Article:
Informative and target level-controlled
The objective capture of pain in critically ill and intubated patients is difficult. Accordingly, the data from evidence-based investigations are scanty. The following recommendations for the assessment of pain conditions in intensive care patients are based on surveys conducted in alert and sufficiently cooperative patients, for example in chronically ill or postoperative patients. In spite of the restricted validity of pain scores for intensive care patients a systematic and continuous capture and documentation of pain symptoms is necessary.
In spite of the restricted validity of pain scores for intensive care patients a systematic and continuous capture and documentation of pain symptoms is necessary.
The most reliable parameter for the assessment of pain is the information by the patient. Localization, characteristics and intensity should be inquired from alert and cooperative patients. For the capture of the pain intensity the visual analogue scale (VAS) is validated - though not for intensive care patients – and most widely used. Here the patient has to enter the intensity of the pain on a scale 10cm long, the scale ranged from “no pain” to “strongest pain”.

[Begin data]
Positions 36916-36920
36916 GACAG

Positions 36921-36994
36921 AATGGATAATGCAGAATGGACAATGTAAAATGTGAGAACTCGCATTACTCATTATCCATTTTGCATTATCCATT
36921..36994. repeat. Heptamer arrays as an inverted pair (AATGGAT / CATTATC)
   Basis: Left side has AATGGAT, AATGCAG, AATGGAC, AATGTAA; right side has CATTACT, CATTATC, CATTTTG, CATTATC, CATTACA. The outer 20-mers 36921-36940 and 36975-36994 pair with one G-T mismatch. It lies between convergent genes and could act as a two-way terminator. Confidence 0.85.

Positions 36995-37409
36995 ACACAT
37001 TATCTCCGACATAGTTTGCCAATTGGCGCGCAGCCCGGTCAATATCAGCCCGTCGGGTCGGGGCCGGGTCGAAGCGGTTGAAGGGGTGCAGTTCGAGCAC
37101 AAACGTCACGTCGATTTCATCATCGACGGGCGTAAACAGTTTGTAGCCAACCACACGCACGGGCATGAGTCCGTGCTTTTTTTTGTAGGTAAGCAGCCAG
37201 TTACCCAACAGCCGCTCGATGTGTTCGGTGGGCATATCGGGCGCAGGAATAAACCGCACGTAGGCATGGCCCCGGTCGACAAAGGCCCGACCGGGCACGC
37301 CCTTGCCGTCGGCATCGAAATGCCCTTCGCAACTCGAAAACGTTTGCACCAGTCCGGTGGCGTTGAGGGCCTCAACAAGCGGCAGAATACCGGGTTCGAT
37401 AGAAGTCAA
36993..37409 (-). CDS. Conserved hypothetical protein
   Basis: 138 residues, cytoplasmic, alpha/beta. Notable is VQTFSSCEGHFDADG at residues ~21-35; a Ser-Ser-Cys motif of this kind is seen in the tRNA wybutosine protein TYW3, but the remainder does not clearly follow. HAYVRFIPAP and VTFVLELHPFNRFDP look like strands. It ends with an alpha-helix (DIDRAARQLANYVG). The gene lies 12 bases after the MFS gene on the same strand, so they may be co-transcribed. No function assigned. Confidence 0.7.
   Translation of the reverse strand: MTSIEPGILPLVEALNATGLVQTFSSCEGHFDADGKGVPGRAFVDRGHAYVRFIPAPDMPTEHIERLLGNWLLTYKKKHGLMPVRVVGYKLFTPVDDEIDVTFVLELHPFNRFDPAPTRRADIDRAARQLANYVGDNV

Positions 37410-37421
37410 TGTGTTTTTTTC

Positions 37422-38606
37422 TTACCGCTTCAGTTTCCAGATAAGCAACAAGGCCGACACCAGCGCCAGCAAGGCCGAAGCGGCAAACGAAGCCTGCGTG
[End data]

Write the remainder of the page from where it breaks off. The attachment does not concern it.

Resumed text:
Alternatively, the pain intensity can also be quantified by choosing a number between 0 (no pain) and 10 (strongest pain) (Numeric Rating Scale, NRS).
For practical reasons, for intensive care patients often the quantifying is easier feasible by means of pictogram charts.
Image: Die Numeric rating scale
With deep sedated or not cooperative patient’s visual analogue scales for pain quantifying are inappropriate.
Tests to capture unspecific parameters such as body posture, facial expression, motor restlessness, breathing rate and heart-vascular reactions as expression of pain intensity and to evaluate them by means of modified pain scores have proved valid in practice only to a limited extent.
Most suitable for the clinical practice appears to be the behavioural Pain Scale (BPS). In spite of all limitations the observation of these clinical parameters – especially after administration of an analgesic – can provide valuable information on the existence of pain and pain intensity.
Table: Quantifying pain according to the Behavioural Pain Scale
|1||Upper limb movements||No movement|
|3||Fully bent with finger flexion|
|1||Compliance with mechanical ventilation||Tolerance|
|4||Unable to control ventilation|
The observations by relatives may be helpful: it could be shown that they were able to judge with a high degree of accordance whether their ill relative had pain or not (73,5%). Pain intensity on the other hand was correctly assessed less frequently (53%).